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Predator-prey relations at a spawning aggregation site of coral reef fishes
Sancho, G.; Petersen, Ch.; Lobel, P.S. (2000). Predator-prey relations at a spawning aggregation site of coral reef fishes. Mar. Ecol. Prog. Ser. 203: 275-288
In: Marine Ecology Progress Series. Inter-Research: Oldendorf/Luhe. ISSN 0171-8630, more
Peer reviewed article  

Available in Authors 

Keywords
    Abundance; Predation; Predator prey interactions; Reef fish; Spawning populations; Spawning seasons; Aphareus furca (Lacepède, 1801) [WoRMS]; Caranx melampygus Cuvier, 1833 [WoRMS]; Melichthys niger (Bloch, 1786) [WoRMS]; Melichthys vidua (Richardson, 1845) [WoRMS]; Marine

Authors  Top 
  • Sancho, G.
  • Petersen, Ch.
  • Lobel, P.S.

Abstract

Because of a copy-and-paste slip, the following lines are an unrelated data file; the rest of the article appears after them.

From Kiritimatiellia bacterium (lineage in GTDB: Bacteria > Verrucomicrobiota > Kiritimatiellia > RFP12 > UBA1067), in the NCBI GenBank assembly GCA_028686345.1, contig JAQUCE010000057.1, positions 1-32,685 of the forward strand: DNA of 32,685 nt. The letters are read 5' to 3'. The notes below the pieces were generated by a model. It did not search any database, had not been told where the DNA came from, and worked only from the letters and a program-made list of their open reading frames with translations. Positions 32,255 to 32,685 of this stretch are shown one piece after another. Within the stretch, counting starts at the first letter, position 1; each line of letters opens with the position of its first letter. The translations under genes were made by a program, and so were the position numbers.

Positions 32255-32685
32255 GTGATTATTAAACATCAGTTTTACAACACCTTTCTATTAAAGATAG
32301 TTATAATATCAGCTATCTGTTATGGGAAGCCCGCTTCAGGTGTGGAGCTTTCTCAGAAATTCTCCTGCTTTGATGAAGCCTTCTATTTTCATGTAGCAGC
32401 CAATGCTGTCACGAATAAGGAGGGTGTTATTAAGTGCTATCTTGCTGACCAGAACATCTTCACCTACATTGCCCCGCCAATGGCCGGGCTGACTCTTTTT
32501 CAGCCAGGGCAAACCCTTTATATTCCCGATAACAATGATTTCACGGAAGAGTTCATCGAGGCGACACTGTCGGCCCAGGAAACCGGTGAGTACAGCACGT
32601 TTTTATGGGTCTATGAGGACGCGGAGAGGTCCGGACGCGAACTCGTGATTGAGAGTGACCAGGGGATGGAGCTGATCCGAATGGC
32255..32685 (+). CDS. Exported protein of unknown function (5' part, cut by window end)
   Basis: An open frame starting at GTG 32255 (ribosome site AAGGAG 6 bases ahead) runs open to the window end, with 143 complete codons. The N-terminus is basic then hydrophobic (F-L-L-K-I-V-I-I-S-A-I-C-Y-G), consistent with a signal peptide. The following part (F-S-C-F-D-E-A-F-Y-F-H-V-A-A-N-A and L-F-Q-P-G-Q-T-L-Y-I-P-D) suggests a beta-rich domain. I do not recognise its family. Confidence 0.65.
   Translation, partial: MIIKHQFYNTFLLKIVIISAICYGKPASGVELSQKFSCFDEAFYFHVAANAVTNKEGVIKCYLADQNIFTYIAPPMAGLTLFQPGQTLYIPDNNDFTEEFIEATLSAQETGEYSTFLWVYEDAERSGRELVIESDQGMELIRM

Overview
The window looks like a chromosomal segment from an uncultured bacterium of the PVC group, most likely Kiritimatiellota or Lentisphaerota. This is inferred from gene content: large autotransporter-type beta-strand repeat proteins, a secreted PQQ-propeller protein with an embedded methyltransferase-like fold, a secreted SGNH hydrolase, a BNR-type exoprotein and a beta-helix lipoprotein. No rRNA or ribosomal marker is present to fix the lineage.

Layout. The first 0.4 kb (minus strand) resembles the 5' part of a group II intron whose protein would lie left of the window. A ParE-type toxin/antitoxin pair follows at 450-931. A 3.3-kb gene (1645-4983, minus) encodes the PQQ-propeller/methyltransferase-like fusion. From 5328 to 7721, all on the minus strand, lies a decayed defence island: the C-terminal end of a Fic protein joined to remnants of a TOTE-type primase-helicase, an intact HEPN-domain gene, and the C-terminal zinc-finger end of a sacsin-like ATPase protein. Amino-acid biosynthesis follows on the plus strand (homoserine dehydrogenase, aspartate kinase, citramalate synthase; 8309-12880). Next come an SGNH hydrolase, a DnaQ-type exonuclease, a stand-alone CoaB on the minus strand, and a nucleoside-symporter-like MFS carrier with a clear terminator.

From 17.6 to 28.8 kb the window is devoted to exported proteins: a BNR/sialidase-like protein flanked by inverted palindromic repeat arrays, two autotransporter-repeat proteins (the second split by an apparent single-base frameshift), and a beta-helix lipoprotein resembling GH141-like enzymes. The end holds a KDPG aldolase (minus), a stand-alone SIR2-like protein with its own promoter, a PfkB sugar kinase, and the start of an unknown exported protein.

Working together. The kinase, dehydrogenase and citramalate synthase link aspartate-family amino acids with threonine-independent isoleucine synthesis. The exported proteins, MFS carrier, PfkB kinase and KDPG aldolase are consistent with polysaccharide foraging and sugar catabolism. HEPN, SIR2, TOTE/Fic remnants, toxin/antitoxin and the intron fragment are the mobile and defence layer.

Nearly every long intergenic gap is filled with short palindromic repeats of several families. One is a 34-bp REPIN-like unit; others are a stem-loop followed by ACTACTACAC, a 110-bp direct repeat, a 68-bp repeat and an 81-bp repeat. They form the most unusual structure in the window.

Predation is a selective force hypothesized to influence the spawning behavior of coral reef fishes. This study describes and quantifies the predatory activities of 2 piscivorous (Caranx melampygus and Aphareus furca) and 2 planktivorous (Melichthys niger and M. Vidua) fishes at a coral reef fish-spawning aggregation site in Johnston Atoll (Central Pacific). To characterize predator-prey relations, the spawning behavior of prey species was quantified simultaneously with measurements of predatory activity, current speed and substrate topography. The activity patterns of piscivores was typical of neritic, daylight-active fish. Measured both as abundance and attack rates, predatory activity was highest during the daytime, decreased during the late afternoon, and reached a minimiun at dusk. The highest diversity of spawning prey species occurred at dusk, when piscivores were least abundant and overall abundance of prey fishes was lowest. The abundance and predatory activity of the jack C. Melampygus were positively correlated with the abundance of spawning prey, and therefore this predator was considered to have a flexible prey-dependent activity pattern. By contrast, the abundance and activity of the snapper A. Furca were generally not correlated with changes in abundance of spawning fishes. Spawning prey fishes were more common over substrates with complex topography, where refuges from piscivores were abundant. Piscivores differentially selected group-spawning species during spawning rushes over pair-spawning and non-spawning fishes. Overall attack rates by piscivores on adult spawning fishes were higher than by planktivores feeding on recently released eggs. The triggerfishes M. Niger and M. Vidua fed most actively at dusk and selected as prey those species of reef fishes that produced eggs of large size.

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